WASHINGTON: President Barack Obama’s plan to delay deportation for nearly half of the nation’s 11 million undocumented immigrants was fraught with uncertainty on Monday, (Tuesday in Manila) as US Supreme Court justices signaled deep divisions.
If the eight justices deadlock in their ruling, due by late June, the plan would remain on hold, dealing a bruising defeat to Obama during his last year in office and pushing the issue to the next president.
Hundreds of activists massed outside in blazing sunshine, brandishing heart-shaped signs reading “Keep families together” and chanting “Si se puede” — putting a Spanish twist on Obama’s 2008 campaign slogan “Yes We Can.”
Chief Justice John Roberts and Justice Anthony Kennedy, two conservatives whose opinions are critical in this case, sparred repeatedly with the Obama administration’s attorney during an extended 90-minute session of oral arguments.
At stake is a series of executive actions the president took in November 2014 to bypass a Republican-held Congress that refused to enact his promised reform of America’s immigration system.
One initiative, Deferred Action for Parents of Americans and Lawful Permanent Residents (DAPA), would shield from deportation people living in the United States since 2010 whose children are US citizens or residents. They would also be able to obtain a work authorization and pay taxes.
Another measure would expand on an existing program that grants a reprieve to immigrants who entered the country as children.
Obama, who has deported more people than any other US president, said he wanted to prioritize deportations of “felons, not families.”
The four liberal-leaning justices pointed to similar executive actions by his predecessors.
Critics accuse Obama of overstepping his authority, a view echoed on the conservative wing of the bench.
“It’s as if the president is setting the policy and the Congress is executing it,” Kennedy said. “That’s just upside down.”
Mirroring Obama’s gridlock with Congress on immigration is that of a Supreme Court evenly split between liberals and conservatives while Senate Republicans refuse to fill the ninth seat left vacant by the late Antonin Scalia.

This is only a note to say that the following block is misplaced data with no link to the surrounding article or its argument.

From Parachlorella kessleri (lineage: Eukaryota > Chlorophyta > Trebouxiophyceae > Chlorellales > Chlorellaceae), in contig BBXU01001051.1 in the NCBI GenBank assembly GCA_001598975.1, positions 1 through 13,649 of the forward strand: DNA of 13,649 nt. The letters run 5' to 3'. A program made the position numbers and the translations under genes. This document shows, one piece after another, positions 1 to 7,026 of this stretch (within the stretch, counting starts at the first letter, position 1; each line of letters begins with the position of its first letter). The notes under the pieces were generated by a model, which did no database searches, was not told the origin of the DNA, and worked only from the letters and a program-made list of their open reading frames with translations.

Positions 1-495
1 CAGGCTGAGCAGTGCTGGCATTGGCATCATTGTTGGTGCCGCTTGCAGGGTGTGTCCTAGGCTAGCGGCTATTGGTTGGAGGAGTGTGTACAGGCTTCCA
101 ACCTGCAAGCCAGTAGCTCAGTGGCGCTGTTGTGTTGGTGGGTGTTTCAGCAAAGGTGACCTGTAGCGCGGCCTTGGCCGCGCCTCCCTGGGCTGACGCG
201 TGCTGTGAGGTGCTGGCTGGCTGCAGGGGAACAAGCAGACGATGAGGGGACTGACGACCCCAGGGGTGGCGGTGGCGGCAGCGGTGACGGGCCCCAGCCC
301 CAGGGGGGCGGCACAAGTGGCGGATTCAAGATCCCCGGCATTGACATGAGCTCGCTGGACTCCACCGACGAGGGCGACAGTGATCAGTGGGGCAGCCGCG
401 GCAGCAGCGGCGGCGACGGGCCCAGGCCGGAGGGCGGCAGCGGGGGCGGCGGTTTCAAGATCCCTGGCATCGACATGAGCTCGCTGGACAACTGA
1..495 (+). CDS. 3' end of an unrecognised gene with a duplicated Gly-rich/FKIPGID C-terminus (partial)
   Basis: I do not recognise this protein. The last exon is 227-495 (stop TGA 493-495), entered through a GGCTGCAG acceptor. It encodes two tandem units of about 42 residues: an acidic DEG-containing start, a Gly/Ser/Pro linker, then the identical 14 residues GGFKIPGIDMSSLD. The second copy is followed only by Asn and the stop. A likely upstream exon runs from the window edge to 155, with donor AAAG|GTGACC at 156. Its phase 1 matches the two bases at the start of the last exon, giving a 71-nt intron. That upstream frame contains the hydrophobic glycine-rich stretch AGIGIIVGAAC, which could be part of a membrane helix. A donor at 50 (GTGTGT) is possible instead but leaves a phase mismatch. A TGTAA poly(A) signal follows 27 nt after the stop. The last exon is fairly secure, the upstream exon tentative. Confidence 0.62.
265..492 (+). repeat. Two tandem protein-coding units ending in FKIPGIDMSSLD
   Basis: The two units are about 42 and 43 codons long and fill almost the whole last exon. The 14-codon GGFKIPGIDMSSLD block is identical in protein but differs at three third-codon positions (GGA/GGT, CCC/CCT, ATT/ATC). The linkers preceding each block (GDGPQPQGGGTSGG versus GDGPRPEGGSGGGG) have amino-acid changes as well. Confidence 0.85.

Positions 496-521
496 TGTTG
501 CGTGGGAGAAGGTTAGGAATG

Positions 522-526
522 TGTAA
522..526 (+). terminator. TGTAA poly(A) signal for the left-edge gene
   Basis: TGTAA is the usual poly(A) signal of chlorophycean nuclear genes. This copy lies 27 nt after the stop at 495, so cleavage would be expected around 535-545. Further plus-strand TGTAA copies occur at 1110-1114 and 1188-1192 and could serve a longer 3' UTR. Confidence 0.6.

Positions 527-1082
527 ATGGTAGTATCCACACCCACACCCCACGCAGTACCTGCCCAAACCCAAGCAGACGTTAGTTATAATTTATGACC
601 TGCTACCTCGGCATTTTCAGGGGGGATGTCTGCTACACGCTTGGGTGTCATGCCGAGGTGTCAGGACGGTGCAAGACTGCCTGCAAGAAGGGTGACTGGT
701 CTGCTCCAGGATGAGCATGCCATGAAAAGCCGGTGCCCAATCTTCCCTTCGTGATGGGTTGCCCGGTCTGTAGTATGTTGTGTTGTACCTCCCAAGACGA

One way out of a stalemate would be for the justices to issue a narrow ruling on whether the 26 mostly Republican-led states bringing the challenge would suffer enough injury as a result of Obama’s actions to legally sue the federal government.
Roberts, who has insisted the Supreme Court should stand above the political fray, is likely to focus on the issue, which dominated much of the court’s morning session.
Texas, for instance, claims it would cost the state millions of dollars in public funds to provide driver’s licenses at a subsidized cost to the huge group of immigrants who would be allowed to stay.
If the states lack legal standing, that would be enough to dismiss the case — allowing the justices to eschew a decision on more fundamental aspects of the immigration debate, an immensely divisive issue at the heart of the White House race.
Justice Stephen Breyer, a liberal, noted that if Texas is allowed to sue the government on immigration, that would open the door for states to challenge “all kinds” of federal regulations with which they disagree.
But Roberts repeatedly challenged Solicitor General Donald Verrilli as he argued on behalf of the administration that Texas had no grounds to sue.
While declining to predict the outcome of the case, White House spokesman Josh Earnest expressed “continued confidence in the power of the legal argument” the government’s attorney presented to the court.
Senate Democratic Minority Leader Harry Reid urged Republicans to cooperate to pass immigration reform in Congress for a “permanent solution.”
“Our nation would be far better off with a bipartisan, comprehensive overhaul of our nation’s immigration laws,” he said.
Nearly five million people would get relief from deportation under Obama’s policy.
Texas Solicitor General Scott Keller called the actions “an unprecedented, unlawful assertion of executive power.”
But Verrilli stressed that those who would win a reprieve would be a low priority for deportations anyway.
“There is a pressing humanitarian concern in avoiding the breakup of families that contain US citizen children,” he said.
Roshell, a 17-year-old protester who declined to give her last name, said she lives with the fear “every day” that authorities could come deport her and her parents, who brought her to the United States illegally when she was just a toddler.
“We have hope, we are on the right side of justice,” said Uruguayan immigrant and activist Victoria Siciliano, while Mexican Mariachi bands played the US national anthem outside the court.
America’s huge population of undocumented immigrants is “living in the shadows,” said Sonia Sotomayor, the court’s first Hispanic justice and the daughter of Puerto Rican-born parents.
“They are here, whether we want them or not.”